“It was great … to show [people] the Church is looking for them!” said Father Wojcik, pastor of St. William Church in Fort Lupton. “It showed that even in Denver, a modern city, Jesus Christ goes to them.”

It was the most incredible moment of evangelization that I’ve ever experienced.”

On May 14, the fifth Sunday of Easter, the Great Mission team provided five Catholic priests who offered confession on the mall.

“I’ve never seen that before, that the sacrament [of reconciliation] comes to the street,” said Flora Potter, a member of the Great Mission team who was tasked with holding a sign that said: “Confession is available with a Catholic priest, TODAY.”

“It was the most incredible moment of evangelization that I’ve ever experienced,” Potter said. “Taking the love of Christ to the people on the street. Shepherds, smelling like the sheep!”

Pope Francis is known for encouraging “shoe leather” evangelization and for urging priests to “be shepherds living with the smell of the sheep.”

“As people read the words on the sign their faces expressed awe, disbelief, sadness, suffering, joy, anger, sorrow, delight, disgust and gratitude. I realized that this was true evangelization!” Potter said.

“It was taking God to the streets,” she added, “where people can see him.”

Father Wojcik said the experience reminded him of scenes from the Scriptures where people are going about their daily lives, and, suddenly, Christ appears.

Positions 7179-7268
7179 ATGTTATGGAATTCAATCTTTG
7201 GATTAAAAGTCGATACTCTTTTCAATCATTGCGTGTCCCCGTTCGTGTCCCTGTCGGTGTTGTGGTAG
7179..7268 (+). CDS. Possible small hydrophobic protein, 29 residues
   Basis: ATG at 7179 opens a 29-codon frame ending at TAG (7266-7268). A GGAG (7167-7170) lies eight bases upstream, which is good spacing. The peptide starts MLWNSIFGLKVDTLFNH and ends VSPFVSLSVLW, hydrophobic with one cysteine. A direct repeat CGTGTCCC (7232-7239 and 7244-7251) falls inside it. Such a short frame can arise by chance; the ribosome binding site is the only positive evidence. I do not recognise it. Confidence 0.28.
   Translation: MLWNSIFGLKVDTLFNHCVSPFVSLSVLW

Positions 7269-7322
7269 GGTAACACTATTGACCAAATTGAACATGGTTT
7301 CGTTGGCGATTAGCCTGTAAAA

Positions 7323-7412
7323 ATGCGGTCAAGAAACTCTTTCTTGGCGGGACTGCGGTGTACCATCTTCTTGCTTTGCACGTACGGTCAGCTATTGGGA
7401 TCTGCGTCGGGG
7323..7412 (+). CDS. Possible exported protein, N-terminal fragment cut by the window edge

Father Grzegorz Wojcik hears the confession of a young girl during the Great Mission on 16th Street Mall in Downtown Denver. (Photo by Roxanne King)

“Jesus was present right there,” Father Wojcik said. “He was looking for them. He was giving happiness, the opportunity to be free.”

Despite the wealth of willing priests, Father Wojcik said only about 20 people availed themselves of confession.

“The few people who came, despite the distractions of the 16th Street Mall, was amazing,” he said.

“It was a great privilege to make this announcement that changes lives,” he asserted. “How can you live the same after you know that Jesus is right here on the 16th Street Mall, on 16th and Champa streets?”

Most passersby, the priest said, found the evangelization effort curious and entertaining.

“Some stopped for a minute or two,” he said. “Many took pictures, but very few stayed to listen. That was a great discovery: that Jesus is like a spectacle—as if they didn’t need him. There is no time for Jesus—I have to live my life.”

What may have appeared foolish to many people, wasn’t to the evangelization team.

“We were able to talk to students, homeless, veterans living in shelters, people who live downtown who are affluent. Every walk of life passes through there,” said Sue Van Doren, coordinator of the Way’s 16th Street Mall 13-member Great Mission team, which was supported by a community of some 40 people.

“We were announcing the Good News that God loves you and knows you by name,” she said. “There was prayer, singing and dancing—people from our community were speaking to … those on the street. It was really wonderful.”

The effort wasn’t to proselytize or to make new Way members or Catholic converts, Father Wojcik said.

“It was to show the face of Jesus Christ,” he said. “To make the announcement of the Gospel. It was the Church being present, reminding people of the love of God.

“Just like a lighthouse that shines to ships in the sea,” he added, “people don’t have to come in [to the Church], but they need to see Christ [so] they can be saved.”